Indonesia's China Policy in the New Order and Beyond: Problems and Prospects

By Storey, Ian James | Contemporary Southeast Asia, April 2000 | Go to article overview

Indonesia's China Policy in the New Order and Beyond: Problems and Prospects


Storey, Ian James, Contemporary Southeast Asia


This article examines Indonesia's perceptions and policies towards China during the New Order era (1965-99) and the prospects for bilateral relations in the post-New Order period. For the first two decades of President Soeharto's rule, Indonesian policy towards China was marked by hostility, and stemmed from the 1965 Gestapu Affair. Bilateral relations remained frosty until the mid-to-late 1980s when Soeharto initiated a gradual policy of rapprochement with China. This led to the restoration of diplomatic relations in 1990 and Indonesia's policy of engagement with China. Despite improved economic relations, a number of obstacles stood in the way of closer Sino-Indonesian relations in the 1990s. The new government of President Abdurrahman Wahid must tackle these obstacles if bilateral relations are to move forward in the twenty-first century

Introduction

Relations between Indonesia wad the People's Republic of China (PRC) were characterized by hostility and suspicion during much of the New Order era, and witnessed only a gradual improvement in the 1990s. In 1967, a year after Soeharto became President, Indonesia suspended diplomatic relations with the PRC in retaliation for Beijing's alleged involvement in the 1965 Gestapu Affair, an abortive coup attempt carried out by elements of the Indonesian Communist Party (PKI), and seen by the Indonesian Armed Forces (ABRI) as an attempt by Beijing to turn Indonesia into a communist client state. For the next twenty years, the Indonesian leadership spurned all contact with the PRC, believing China's ultimate ambition was to assert hegemony over Southeast Asia by supporting regional communist insurgency movements, or through overt military action. Because Chinese Indonesians were also implicated in the coup, the ethnic Chinese community suffered widespread discrimination and persecution during Soeharto's rule.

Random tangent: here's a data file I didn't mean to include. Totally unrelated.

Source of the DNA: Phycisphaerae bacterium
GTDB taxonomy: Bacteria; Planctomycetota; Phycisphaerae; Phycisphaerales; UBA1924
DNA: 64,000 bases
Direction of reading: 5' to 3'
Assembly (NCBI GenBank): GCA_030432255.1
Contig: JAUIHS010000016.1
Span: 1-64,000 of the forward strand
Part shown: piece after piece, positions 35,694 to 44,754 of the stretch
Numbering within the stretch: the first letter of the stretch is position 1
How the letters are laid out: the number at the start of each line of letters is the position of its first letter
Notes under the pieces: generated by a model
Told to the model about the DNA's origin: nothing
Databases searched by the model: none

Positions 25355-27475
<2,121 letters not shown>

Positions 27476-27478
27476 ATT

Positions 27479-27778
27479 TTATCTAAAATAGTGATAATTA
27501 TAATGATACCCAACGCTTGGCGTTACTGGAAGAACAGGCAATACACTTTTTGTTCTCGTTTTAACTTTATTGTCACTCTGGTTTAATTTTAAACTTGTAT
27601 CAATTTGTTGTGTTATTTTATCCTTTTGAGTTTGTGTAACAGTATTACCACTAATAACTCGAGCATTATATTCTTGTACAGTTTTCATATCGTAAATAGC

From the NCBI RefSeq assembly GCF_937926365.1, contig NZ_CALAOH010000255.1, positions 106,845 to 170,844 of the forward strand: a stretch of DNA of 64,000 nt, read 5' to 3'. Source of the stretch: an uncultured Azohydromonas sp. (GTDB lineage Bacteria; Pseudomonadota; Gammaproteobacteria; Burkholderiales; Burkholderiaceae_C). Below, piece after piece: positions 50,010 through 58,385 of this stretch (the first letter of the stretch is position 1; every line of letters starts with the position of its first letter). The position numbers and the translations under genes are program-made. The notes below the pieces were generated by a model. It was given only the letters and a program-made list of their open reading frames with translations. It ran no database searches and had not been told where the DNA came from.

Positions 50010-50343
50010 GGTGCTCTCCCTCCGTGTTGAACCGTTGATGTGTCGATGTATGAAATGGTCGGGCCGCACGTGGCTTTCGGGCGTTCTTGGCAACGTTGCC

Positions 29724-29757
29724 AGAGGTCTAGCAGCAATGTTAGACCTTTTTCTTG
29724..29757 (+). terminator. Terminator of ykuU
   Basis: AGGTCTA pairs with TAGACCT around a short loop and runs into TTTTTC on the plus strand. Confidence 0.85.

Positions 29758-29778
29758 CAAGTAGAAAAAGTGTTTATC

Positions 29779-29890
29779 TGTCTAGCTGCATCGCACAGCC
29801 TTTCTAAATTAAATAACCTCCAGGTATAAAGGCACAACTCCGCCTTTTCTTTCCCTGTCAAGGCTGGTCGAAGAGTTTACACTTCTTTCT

Bilateral ties improved gradually from the mid-1980s onwards, motivated by domestic factors in Indonesia and China's more pragmatic foreign policy under Deng Xiao-ping. Direct trade between the two countries was restored in 1985, and diplomatic relations in 1990. Jakarta's new policy of engagement with China encouraged greater economic and political ties, a policy seen as beneficial to Indonesia's economic development and regional stability. Indonesia's policy of engagement helped improve bilateral relations, but a number of obstacles lay in the path of closer Sino-Indonesian relations. Firstly, the Indonesian leadership remained opposed to the communist ideology and continued to warn of the dangers of communism and a revival of the PKI. Secondly, discrimination against the ethnic Chinese community remained rife in the 1990s. This occasionally strained relations with Beijing, especially when racial tensions turned to violence. Thirdly, Indonesia's suspicions of China's regional intentions were reinforced by the PRC's increasingly assertive behaviour in the South China Sea. The Indonesian leadership was particularly concerned at China's claim over the territorial waters surrounding the Natuna Islands. The prospects for an improvement in bilateral relations seemed bright following the election of President Abdurraliman Wahid in October 1999. However, the existence of racial tensions, the continuing influence of the armed forces, and the unresolved territorial dispute present significant obstacles in the path of improved Sino-Indonesian relations.

Background: Sino-Indonesian Relations, 1965-85

In order to understand Indonesian perceptions and policies towards the PRC during the New Order era, it is necessary to outline the strained relations between the two countries during the period 1965-85. During the latter period of President Soekarno's rule, relations between Indonesia and China had grown closer as both countries pursued radical anti-Western and anti-imperialist foreign policies. Domestically, Soekarno relied heavily on the support of the Indonesian Communist Party (PKI), which itself had close links with the Chinese Communist Party (CCP).

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